The Prizefighter and The Lady (1933) Movie Trailer
The Prizefighter and The Lady - 1933 (Original Poster)
Released: November 10, 1933 Running time 102 minutes
Director: W. S. Van Dyke and Howard Hawks (uncredited)
Producers: W. S. Van Dyke and Hunt Stromberg
Screenplay: Frances Marion (story), John Lee Mahin and John Meehan
Music: Paul Marquardt (uncredited) and Frank Skinner (uncredited)
Cinematography: Lester White
Editor: Robert Kern
Art Direction: Fredric Hope and David Townsend
"It was a story I worked on for Clark Gable and Jean Harlow and they cast it with Max Baer and Myrna Loy - complete opposites." - Howard Hawks on The Prizefighter and The Lady
Howard Hawks’ brother-in-law, Irving Thalberg, scored one of his most brilliant triumphs at MGM studios when he signed screenwriter Frances Marion to a long-term $3500 a week contract on August 24, 1926. Although this contract made Marion the highest paid writer in Hollywood, she was worth every penny.
In 1930, she won a Best Writing Oscar for “The Big House” and went on to score another one two years later for “The Champ.” These were the first screenwriting Oscars ever earned by a female writer.
In the spring of 1932, MGM had great hopes for Marion’s next project. “The Sailor and The Lady” would star Clark Gable as a gruff but lovable sailor who falls for a high society girl. Howard Hawks had signed on to direct the picture. Although Marion considered the story “warmed-over pudding,” she dedicated several weeks to creating a viable script.
When she finally turned in her hard-earned first draft, she was stunned to discover that Clark Gable was no longer available to make the movie. MGM had signed heavyweight boxer Max Baer and decided to change the story to feature a fighter. The studio ordered her to rewrite the script to accommodate these changes and, much to their surprise, their star screenwriter refused.
Former Heavyweight Boxing Champion Gene Tunney was her friend. Tunney had married a beautiful society girl and the writer strongly believed that the couple would think she was exploiting their romance in writing such a similar story.
MGM studio head Louis B. Mayer was also a person of strong beliefs. For instance, he believed when he was paying a writer $3500 a week that writer had to write what he wanted when he wanted it. She was not so gently reminded that the studio held all the winning cards in this hand. Reluctantly, she went back to work changing the light-hearted Gable romance into one built around the violent, male-dominated world of boxing.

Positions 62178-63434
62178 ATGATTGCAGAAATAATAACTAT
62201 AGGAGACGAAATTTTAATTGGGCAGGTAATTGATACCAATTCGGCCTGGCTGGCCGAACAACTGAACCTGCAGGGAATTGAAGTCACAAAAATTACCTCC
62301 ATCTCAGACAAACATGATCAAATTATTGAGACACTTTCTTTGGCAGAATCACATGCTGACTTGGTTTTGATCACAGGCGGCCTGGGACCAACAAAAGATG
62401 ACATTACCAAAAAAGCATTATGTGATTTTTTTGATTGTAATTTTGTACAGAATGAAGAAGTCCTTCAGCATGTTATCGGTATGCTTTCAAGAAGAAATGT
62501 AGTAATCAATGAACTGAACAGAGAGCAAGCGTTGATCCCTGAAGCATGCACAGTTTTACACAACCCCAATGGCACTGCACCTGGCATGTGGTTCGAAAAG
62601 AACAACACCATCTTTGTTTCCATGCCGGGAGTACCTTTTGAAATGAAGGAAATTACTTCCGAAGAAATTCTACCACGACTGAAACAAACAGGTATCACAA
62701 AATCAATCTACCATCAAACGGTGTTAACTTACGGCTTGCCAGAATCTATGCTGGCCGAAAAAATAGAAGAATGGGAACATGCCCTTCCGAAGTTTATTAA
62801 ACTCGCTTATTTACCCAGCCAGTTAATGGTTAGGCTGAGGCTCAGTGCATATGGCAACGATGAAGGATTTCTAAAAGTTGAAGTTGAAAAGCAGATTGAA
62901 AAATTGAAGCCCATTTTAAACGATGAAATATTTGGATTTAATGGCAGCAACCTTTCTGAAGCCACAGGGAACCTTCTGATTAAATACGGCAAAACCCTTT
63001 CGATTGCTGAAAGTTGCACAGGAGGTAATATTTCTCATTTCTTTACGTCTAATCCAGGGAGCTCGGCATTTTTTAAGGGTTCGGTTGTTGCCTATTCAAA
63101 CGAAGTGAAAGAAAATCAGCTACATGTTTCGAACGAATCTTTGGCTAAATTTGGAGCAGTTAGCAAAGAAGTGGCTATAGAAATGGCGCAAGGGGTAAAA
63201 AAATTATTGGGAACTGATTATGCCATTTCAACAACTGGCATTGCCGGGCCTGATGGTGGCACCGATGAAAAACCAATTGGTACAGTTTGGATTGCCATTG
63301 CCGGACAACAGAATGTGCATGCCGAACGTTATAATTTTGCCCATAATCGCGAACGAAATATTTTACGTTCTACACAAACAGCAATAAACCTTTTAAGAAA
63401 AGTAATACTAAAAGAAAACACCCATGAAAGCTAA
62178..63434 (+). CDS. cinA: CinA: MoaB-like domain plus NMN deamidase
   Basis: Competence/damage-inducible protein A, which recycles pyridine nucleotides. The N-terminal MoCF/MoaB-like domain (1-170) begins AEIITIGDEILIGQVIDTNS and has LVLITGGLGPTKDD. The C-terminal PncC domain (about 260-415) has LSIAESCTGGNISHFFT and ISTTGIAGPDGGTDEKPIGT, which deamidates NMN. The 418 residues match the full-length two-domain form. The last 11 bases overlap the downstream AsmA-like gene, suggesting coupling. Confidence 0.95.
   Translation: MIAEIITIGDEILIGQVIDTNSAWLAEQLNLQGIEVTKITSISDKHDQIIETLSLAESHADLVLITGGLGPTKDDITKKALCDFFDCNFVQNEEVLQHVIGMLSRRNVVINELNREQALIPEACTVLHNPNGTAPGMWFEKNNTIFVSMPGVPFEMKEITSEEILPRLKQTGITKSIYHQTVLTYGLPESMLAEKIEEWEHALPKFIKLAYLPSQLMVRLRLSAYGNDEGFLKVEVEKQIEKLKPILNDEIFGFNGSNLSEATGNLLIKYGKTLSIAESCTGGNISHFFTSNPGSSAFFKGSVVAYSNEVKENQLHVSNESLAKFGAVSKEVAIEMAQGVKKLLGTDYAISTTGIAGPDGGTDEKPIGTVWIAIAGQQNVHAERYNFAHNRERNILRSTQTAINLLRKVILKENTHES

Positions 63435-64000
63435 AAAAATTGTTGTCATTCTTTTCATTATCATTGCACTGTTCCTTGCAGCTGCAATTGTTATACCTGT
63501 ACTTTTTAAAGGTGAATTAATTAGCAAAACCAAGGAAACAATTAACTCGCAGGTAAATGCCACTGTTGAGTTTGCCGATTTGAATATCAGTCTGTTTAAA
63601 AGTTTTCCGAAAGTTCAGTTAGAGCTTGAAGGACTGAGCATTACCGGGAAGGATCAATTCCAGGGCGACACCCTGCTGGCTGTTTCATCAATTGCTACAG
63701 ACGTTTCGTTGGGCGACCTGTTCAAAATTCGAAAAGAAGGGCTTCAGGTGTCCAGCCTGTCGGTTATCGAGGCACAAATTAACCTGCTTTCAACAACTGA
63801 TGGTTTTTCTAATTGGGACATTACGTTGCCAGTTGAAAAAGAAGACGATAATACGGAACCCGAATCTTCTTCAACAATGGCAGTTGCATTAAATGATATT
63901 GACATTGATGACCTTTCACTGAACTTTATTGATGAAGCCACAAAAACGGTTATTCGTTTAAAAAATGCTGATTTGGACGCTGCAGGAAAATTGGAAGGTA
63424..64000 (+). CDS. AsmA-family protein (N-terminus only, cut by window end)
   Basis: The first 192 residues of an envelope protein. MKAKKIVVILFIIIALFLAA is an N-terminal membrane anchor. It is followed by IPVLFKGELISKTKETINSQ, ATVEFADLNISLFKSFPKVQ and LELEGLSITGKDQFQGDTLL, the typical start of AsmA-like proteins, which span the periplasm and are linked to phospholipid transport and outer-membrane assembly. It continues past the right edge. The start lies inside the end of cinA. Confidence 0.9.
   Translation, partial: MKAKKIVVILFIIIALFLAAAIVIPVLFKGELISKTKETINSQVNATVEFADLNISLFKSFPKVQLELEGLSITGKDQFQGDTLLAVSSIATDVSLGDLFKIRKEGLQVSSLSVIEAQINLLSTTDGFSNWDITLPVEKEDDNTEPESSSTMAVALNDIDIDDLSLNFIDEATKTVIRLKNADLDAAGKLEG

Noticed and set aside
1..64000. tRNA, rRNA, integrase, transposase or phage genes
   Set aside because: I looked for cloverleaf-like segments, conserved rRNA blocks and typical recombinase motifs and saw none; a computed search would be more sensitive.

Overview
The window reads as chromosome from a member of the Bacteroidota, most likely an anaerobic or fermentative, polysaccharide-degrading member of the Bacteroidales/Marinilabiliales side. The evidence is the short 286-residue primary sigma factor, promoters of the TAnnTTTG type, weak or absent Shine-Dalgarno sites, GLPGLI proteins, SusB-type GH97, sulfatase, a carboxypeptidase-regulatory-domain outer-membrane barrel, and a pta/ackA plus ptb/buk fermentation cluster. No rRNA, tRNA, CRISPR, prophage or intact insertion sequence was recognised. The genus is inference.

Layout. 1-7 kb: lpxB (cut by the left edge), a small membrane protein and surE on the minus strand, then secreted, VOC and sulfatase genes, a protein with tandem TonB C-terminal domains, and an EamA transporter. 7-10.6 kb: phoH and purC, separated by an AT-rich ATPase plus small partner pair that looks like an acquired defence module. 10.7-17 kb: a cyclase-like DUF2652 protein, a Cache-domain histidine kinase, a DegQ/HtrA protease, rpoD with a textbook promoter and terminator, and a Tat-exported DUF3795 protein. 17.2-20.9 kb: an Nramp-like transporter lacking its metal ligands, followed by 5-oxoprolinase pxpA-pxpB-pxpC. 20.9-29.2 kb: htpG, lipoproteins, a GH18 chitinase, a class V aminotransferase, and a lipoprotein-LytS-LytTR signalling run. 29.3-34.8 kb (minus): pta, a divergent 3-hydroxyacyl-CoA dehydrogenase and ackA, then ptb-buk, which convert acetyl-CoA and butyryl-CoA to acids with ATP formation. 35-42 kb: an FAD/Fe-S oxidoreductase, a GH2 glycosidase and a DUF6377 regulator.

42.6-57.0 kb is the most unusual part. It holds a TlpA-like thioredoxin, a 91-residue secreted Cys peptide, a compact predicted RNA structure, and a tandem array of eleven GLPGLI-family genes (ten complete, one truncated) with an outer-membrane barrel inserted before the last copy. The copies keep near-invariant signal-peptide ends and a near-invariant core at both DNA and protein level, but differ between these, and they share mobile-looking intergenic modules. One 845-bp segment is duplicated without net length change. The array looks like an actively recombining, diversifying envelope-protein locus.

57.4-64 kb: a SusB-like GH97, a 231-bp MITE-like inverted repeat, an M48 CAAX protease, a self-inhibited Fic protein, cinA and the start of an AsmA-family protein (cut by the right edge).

The change in story and the change in lead actor also had an impact on director Howard Hawks. He’d been good friends with Clark Gable for quite a while and was looking forward to working with him. The original story sounded like his kind of movie with a variety of entertaining possibilities, the new direction interested him a lot less.
As is often the case when Howard Hawks did not finish a film that he started, there is some doubt whether he was fired or he quit. Hawks claimed that he stayed on the directing job as a favor “to do a couple of weeks’ work with Baer and teach him a little about acting.” Hawks said he “made two or three good opening scenes and then Van Dyke stepped in and shot the rest.”
Others claim that Hawks managed to fall six days behind schedule within the first two days of shooting and that an exasperated Louis B. Mayer quickly got rid of him and brought in Van Dyke who had a reputation for completing films quickly and bringing them in under budget.
Whatever the case, “The Prizefighter and The Lady “shows little Howard Hawks influence; it does, however, remain an interesting period piece with performances by then heavyweight champion Primo Carnera, past champion Jack Dempsey, and future champion Max Baer, ably enhanced by wonderful work from veteran actors Myrna Loy and Walter Huston.
Despite the frustrating work situation, Frances Marion earned a third Academy Award nomination for the much revised script that became “The Prizefighter and The Lady.”
By following the life and art of Howard Hawks one can capture the true essence of the Golden Age of Hollywood, as if slipping on special lenses that suddenly pull away the grain and glare to reveal an unforgettable time of Movie Magic.